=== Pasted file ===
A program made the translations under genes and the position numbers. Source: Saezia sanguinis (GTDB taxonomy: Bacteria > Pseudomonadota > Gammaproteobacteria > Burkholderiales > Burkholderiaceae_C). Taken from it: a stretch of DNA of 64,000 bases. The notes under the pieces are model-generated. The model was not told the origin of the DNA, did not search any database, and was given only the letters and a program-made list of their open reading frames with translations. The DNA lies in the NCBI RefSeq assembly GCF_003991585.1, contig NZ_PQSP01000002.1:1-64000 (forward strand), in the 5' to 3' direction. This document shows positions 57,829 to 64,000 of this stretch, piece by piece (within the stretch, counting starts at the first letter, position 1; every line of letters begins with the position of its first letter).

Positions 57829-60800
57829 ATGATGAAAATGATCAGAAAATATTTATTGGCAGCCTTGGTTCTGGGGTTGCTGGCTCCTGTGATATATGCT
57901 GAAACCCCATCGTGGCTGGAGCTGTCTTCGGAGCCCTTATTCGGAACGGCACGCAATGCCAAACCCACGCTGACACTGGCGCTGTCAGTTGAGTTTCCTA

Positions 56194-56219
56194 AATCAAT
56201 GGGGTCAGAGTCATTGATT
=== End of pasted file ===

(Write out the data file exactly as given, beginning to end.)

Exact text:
A program made the translations under genes and the position numbers. Source: Saezia sanguinis (GTDB taxonomy: Bacteria > Pseudomonadota > Gammaproteobacteria > Burkholderiales > Burkholderiaceae_C). Taken from it: a stretch of DNA of 64,000 bases. The notes under the pieces are model-generated. The model was not told the origin of the DNA, did not search any database, and was given only the letters and a program-made list of their open reading frames with translations. The DNA lies in the NCBI RefSeq assembly GCF_003991585.1, contig NZ_PQSP01000002.1:1-64000 (forward strand), in the 5' to 3' direction. This document shows positions 57,829 to 64,000 of this stretch, piece by piece (within the stretch, counting starts at the first letter, position 1; every line of letters begins with the position of its first letter).

Positions 57829-60800
57829 ATGATGAAAATGATCAGAAAATATTTATTGGCAGCCTTGGTTCTGGGGTTGCTGGCTCCTGTGATATATGCT
57901 GAAACCCCATCGTGGCTGGAGCTGTCTTCGGAGCCCTTATTCGGAACGGCACGCAATGCCAAACCCACGCTGACACTGGCGCTGTCAGTTGAGTTTCCTA

Positions 56194-56219
56194 AATCAAT
56201 GGGGTCAGAGTCATTGATT